Tuesday, December 7, 2010

Book Review - The Emperor of All Maladies: A Biography of Cancer


Originally published on Care & Cost here.

The opening page of Siddhartha Mukherjee’s The Emperor of All Maladiesbegins with a quote by Susan Sontag that is so on-point, yet so rare and fresh, that one can’t help being excited by the prospect of what’s to come.

Illness is the night-side of life, a more onerous citizenship. Everyone who is born holds dual citizenship in the kingdom of the well and in the kingdom of the sick.

Although we all prefer to use only the good passport, sooner or later each of us is obliged, at least for a spell, to identify ourselves as citizens of that other place.

You open the book with great expectations. It is weighty, yes – 570 pages, 100 of which are end notes – but beginning, you immediately find its expansive scholarship wrapped in a writing style so fluid and lyrically engaging that it instantly dispels any hesitancy, and you are captured.

Friday, December 3, 2010

Toward A Healthier America


Originally Published 12/1/10 on Care & Cost

Note: This article was published to frame the approach that David Kibbe and I have in developing our new national health care professional forum, Care & Cost.  

It’s not that we don’t know what’s wrong with health care or how to fix it. The problem, instead, is how to change a system rigged to protect industry excess over care and cost.

As we begin this forum, we see American health care edging closer to a cliff and dragging the larger American economy with it. The health care cost bubble, inflated by duplication and waste, is poised to pop. At the same time, the industry’s bloat has encouraged innovation, driving improvements in quality, safety and cost throughout health care.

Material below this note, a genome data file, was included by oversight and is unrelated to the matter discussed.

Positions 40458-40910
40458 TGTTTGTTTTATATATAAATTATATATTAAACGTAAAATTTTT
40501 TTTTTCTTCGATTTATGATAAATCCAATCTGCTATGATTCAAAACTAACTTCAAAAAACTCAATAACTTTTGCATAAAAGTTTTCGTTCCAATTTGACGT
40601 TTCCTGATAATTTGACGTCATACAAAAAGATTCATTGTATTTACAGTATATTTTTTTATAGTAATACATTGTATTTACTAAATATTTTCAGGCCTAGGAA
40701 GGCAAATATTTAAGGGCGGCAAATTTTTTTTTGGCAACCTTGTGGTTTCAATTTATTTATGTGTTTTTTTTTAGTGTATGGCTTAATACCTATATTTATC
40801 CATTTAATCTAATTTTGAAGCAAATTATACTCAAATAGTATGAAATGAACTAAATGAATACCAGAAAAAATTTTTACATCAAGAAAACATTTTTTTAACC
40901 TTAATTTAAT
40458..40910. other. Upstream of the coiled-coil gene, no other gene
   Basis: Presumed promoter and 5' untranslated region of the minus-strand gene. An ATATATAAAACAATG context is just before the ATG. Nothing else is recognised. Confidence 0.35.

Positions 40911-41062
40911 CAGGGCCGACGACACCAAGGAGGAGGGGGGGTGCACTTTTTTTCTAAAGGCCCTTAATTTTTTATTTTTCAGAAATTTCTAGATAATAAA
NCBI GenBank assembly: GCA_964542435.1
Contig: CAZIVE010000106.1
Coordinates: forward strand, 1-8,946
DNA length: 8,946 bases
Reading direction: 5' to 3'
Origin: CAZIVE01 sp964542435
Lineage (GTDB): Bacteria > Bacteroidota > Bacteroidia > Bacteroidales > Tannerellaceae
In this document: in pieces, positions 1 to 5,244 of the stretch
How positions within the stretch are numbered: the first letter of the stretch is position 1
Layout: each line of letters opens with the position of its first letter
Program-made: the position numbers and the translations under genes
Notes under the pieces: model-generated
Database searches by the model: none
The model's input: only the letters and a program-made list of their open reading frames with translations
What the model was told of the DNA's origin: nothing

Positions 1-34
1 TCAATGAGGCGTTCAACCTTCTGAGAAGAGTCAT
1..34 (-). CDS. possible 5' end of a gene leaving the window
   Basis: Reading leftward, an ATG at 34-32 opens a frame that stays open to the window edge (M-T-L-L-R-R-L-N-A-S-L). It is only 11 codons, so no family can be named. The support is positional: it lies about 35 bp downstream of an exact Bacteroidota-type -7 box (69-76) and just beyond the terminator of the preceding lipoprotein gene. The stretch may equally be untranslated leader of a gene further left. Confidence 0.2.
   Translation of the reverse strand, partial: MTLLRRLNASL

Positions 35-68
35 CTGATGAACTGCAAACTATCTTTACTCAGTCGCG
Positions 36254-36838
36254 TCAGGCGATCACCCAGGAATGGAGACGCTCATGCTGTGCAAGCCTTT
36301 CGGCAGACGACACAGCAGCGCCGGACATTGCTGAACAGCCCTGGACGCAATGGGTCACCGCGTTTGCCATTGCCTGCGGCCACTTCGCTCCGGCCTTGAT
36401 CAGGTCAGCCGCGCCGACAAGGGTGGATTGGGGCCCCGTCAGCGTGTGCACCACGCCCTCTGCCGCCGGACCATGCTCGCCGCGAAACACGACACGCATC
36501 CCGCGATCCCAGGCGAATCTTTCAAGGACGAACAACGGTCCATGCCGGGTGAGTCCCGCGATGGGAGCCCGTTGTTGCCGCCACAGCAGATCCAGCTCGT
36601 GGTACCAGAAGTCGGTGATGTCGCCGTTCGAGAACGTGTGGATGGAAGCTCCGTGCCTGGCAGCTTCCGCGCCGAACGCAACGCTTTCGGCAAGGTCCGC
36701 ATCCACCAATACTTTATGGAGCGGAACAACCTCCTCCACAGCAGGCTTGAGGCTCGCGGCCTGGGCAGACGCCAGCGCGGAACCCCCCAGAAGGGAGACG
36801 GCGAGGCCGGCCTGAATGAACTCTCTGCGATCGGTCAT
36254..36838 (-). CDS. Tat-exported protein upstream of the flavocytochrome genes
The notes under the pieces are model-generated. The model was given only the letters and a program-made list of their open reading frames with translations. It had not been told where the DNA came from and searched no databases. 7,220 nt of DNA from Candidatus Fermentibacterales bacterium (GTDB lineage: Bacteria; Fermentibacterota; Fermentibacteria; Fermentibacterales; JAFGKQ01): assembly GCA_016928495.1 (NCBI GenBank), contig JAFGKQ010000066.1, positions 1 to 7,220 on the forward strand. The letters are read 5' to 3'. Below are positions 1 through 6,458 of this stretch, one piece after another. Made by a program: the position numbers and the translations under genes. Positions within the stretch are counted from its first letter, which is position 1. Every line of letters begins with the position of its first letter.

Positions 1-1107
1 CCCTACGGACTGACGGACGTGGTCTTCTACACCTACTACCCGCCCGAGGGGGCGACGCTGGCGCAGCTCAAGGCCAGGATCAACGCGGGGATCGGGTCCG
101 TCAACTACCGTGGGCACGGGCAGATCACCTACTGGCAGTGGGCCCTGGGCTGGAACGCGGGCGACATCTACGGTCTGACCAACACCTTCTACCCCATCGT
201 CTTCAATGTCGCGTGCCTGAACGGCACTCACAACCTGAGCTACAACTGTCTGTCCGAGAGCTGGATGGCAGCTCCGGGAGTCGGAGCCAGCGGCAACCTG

Clinics As Health Care's Transformational Engines


Originally Published 12/1/10 in Medical Home News

The recent explosion of interest in onsite clinics - not just by employers, but by health plans, hospital systems, public health programs, and others - is anything but just another health care fad. At once, clinics’ growing popularity signals purchasers’ weariness with an intransigent, self-interested health system, as well as their guarded optimism about a better way.

If Employers Walked Away From Health Coverage

Originally Published on 11/24/10 on Kaiser Health News
What would happen if the rank and file of America's employers, financially overwhelmed by the burden associated with sponsoring health coverage, suddenly opted out?
It isn't so far-fetched. Enrollment by working age families in private health coveragedropped more than 10 percent over the last decade, as individuals and business were priced out of the coverage market. Others, victims of the downturned economy, have lost their jobs and access to subsidized coverage. Those who still have coverage have narrower benefits with higher out-of-pocket costs than before.